Warrington Borough Council
Whole council elected every four years
Arms of Warrington Borough Council
Type
Type
Leadership
Steve Wright,
Labour
since 1 July 2023[1]
Hans Mundry,
Labour
since 4 Dec 2023
Steven Broomhead
since June 2012[2]
Structure
Seats58 councillors[3]
Warrington Borough Council composition
Political groups
Administration (36)
  Labour (36)
Other Parties (22)
  Conservative (10)
  Liberal Democrats (8)
  Independent (4)
Length of term
4 years
Elections
Plurality-at-large
Last election
6 May 2021
Next election
2 May 2024
Meeting place
Town Hall, Sankey Street, Warrington, WA1 1UH
Website
www.warrington.gov.uk

Warrington Borough Council is the local authority of Warrington, Cheshire, England. It is a unitary authority, having the powers of a non-metropolitan county and district council combined. It provides a full range of local government services including Council Tax billing, libraries, social services, processing planning applications, waste collection and disposal, and it is a local education authority.

History

The town of Warrington was made a municipal borough in 1847, governed by a body formally called the "mayor, aldermen and burgesses of the borough of Warrington", generally known as the corporation, town council or borough council.[4] This first incarnation of the borough council replaced an earlier body of improvement commissioners which had governed the town since 1813.[5] From its creation in 1847 the borough straddled Lancashire and Cheshire, with the county boundary being the River Mersey; the town centre and most of the built-up area was on the north bank of the river in Lancashire, but the borough also included the built-up parts of Latchford on the south bank of the river in Cheshire.[4]

In 1889 boroughs which straddled county boundaries were placed entirely in the county which had the majority of the population, and so the part of the borough south of the Mersey was transferred from Cheshire to Lancashire.[6] The borough boundaries were subsequently enlarged on several occasions, notably in 1890, 1933 and 1954.[7][8]

In 1900 Warrington was made a county borough, making it independent from Lancashire County Council, whilst remaining part of Lancashire for ceremonial purposes.[9]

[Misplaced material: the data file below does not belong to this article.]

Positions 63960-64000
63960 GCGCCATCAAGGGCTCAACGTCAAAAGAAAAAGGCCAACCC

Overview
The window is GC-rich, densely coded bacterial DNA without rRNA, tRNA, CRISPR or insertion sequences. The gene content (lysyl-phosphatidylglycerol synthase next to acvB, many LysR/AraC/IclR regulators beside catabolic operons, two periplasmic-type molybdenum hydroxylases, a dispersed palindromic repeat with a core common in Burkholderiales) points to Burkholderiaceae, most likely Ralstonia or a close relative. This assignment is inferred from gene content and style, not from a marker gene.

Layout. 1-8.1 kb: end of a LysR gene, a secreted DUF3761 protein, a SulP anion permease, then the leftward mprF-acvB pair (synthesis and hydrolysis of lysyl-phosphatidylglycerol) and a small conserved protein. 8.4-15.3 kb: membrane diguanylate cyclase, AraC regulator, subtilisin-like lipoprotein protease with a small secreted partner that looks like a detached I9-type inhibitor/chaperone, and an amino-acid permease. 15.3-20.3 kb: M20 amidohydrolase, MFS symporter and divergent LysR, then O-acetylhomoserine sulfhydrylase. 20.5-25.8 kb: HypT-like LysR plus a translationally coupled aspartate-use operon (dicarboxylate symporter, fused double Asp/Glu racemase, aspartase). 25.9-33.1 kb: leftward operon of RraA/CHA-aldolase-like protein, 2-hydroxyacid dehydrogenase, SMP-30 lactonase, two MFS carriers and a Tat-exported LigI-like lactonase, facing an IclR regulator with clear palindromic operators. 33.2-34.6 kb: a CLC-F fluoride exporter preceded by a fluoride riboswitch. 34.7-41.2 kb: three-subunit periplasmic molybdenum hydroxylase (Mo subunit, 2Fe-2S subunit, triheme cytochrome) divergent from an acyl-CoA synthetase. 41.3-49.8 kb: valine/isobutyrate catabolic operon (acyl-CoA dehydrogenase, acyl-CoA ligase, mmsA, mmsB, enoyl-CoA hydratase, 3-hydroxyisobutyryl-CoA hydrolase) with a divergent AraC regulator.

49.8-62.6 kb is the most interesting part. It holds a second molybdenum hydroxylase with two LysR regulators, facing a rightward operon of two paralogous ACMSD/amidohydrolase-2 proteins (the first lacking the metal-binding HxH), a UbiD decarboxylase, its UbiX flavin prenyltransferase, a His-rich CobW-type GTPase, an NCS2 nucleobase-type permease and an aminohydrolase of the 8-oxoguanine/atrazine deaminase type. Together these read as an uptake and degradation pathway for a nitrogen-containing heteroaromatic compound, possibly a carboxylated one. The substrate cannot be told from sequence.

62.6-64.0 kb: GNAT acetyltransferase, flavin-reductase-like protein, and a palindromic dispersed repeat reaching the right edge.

The borough was substantially enlarged in 1974, taking in a number of surrounding parishes from both Lancashire and Cheshire, including Lymm, which had been a separate urban district. The enlarged borough was transferred from Lancashire to Cheshire and was redesignated as a non-metropolitan district, with Cheshire County Council providing county-level services.[10] The borough regained control of county-level functions 24 years later in 1998 when it was made a unitary authority. It remains part of Cheshire for ceremonial purposes.[11][12]

Governance

As a unitary authority, Warrington Borough Council has the functions of a county council and district council combined. In its capacity as a district council it is a billing authority collecting Council Tax and business rates, it processes local planning applications, it is responsible for housing, waste collection and environmental health. In its capacity as a county council it is a local education authority, responsible for social services, libraries and waste disposal.[13] Parts of the borough are also covered by civil parishes, which form a second tier of local government for their areas.[14]

Political control

The council has been under Labour majority control since 2011.

Political control of the council since the 1974 reforms has been as follows:[15]

Non-metropolitan district

Party in control Years
Conservative 1974–1979
No overall control 1979–1983
Labour 1983–1998

Unitary authority

Party in control Years
Labour 1998–2006
No overall control 2006–2011
Labour 2011–present

Leadership

The role of Mayor of Warrington is largely ceremonial. Political leadership is instead provided by the leader of the council. The leaders since 1985 have been:[16]

Councillor Party From To
Mike Hall Labour 1985 1992
John Gartside Labour 1992 23 May 2002
Mike Hughes[17] Labour 23 May 2002 23 Feb 2004
John Joyce Labour 23 Feb 2004 22 May 2006
Ian Marks Liberal Democrats 22 May 2006 23 May 2011
Terry O'Neill[18] Labour 23 May 2011 17 Dec 2018
Russ Bowden Labour 17 Dec 2018 4 Dec 2023
Hans Mundry Labour 4 Dec 2023

Composition

Following the 2021 election and subsequent by-elections and changes of allegiance up to January 2024, the composition of the council was:

Party Councillors
Labour 36
Conservative 10
Liberal Democrats 8
Independent 4
Total 58

The next elections are due in May 2024.

Elections

See also: Warrington Borough Council elections

Since the last boundary changes in 2016 the council has comprised 58 councillors representing 22 wards, with each ward electing two or three councillors. Elections are held every four years.[19]

Premises

The council generally meets at Warrington Town Hall on Sankey Street. The building was originally built in 1750 as a large house, and was formerly called Bank Hall. It was bought by the borough council in 1870 and converted into a town hall, with its grounds becoming a public park.[20]

The council's main offices are at 1 Time Square which was completed in 2020, replacing earlier offices at New Town House on Scotland Road which have since been demolished.[21][22]

Investments